The Resurrection of Archie
How do you keep Archie relevant for modern times? Maybe more importantly, how do you do that without alienating the dedicated fanbase that loves it as-is? This is probably the question that Archie Comic Publications has been wrestling with since the franchise was established in the 1940s. Even when I had a brief love affair with Archie digests in the early 90s as a kid, I always thought of them as entertainment aimed at my grandmother.
From a distance, I’ve seen digest covers that feature the gang playing video games, to weird zombie spin-offs and Predator crossovers, right down to the actual death of Archie in Life with Archie #36. Having read those final issues involving his demise, it wasn’t enough to shake my perceptions of this being an antiquated franchise.
Fast forward to the present, and sitting in my house is a copy of Archie #1 by Mark Waid and Fiona Staples. Sporting a modern look from the artist behind Saga, the cover alone makes it look like the most daring attempt at a reboot yet. After reading it, I’m not sure if my grandma would have enjoyed this, but I’m actually taken aback at how strong of a first issue this was.
Still set in Riverdale, many familiar faces appear in the debut issue. They may look different, but in this case it’s certainly not a bad thing. Every character is still instantly recognizable, even if they have been updated. As a fan of Fiona Staples’ work on Saga, I love that she gives everything a trendy look without compromising too much of what makes this franchise special.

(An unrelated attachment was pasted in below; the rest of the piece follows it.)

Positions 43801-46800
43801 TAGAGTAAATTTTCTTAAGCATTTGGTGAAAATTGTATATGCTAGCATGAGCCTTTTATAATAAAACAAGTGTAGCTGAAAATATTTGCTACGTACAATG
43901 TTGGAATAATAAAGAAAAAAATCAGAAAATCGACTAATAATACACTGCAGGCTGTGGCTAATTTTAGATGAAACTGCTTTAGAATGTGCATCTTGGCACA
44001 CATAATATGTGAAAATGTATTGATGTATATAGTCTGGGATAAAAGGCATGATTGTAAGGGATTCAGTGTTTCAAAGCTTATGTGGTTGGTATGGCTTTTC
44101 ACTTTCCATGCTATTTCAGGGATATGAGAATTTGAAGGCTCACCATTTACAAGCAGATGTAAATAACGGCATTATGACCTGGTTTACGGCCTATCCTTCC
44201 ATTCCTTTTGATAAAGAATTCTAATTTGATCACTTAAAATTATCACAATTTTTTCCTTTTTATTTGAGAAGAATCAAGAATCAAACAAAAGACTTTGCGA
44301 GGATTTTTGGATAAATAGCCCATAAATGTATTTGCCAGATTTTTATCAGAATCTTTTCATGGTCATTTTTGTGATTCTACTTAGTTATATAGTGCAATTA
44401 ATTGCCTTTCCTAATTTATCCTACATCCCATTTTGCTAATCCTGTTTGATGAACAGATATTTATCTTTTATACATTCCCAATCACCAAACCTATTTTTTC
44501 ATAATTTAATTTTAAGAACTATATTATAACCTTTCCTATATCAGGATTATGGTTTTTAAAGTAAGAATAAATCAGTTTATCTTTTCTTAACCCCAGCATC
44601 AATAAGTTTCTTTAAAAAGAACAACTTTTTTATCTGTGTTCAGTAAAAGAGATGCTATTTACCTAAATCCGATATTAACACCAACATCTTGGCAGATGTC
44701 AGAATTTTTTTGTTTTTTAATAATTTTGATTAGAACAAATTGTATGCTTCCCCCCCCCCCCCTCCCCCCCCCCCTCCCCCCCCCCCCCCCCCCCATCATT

Writer Mark Waid quickly sets the tone by having Archie share with us the events that led up to his recently-complicated relationship with Betty. Keeping the hijinx to a relative minimum, all of the characters involved evoke the same spirit of their original counterparts, making their new looks much easier to digest. Best of all, the warmth and wholesomeness of an Archie story shines bright while being amplified by a story built with a modern framework.
If issue #1 is any indication, Archie may have successfully made his biggest jump yet. Waid and Staples together have created a stellar first issue that isn’t just a great Archie title, but one of the best debut issues I’ve read all year. Never thought I’d be excited to revisit Riverdale, but this is the most compelling reason to go back in quite some time.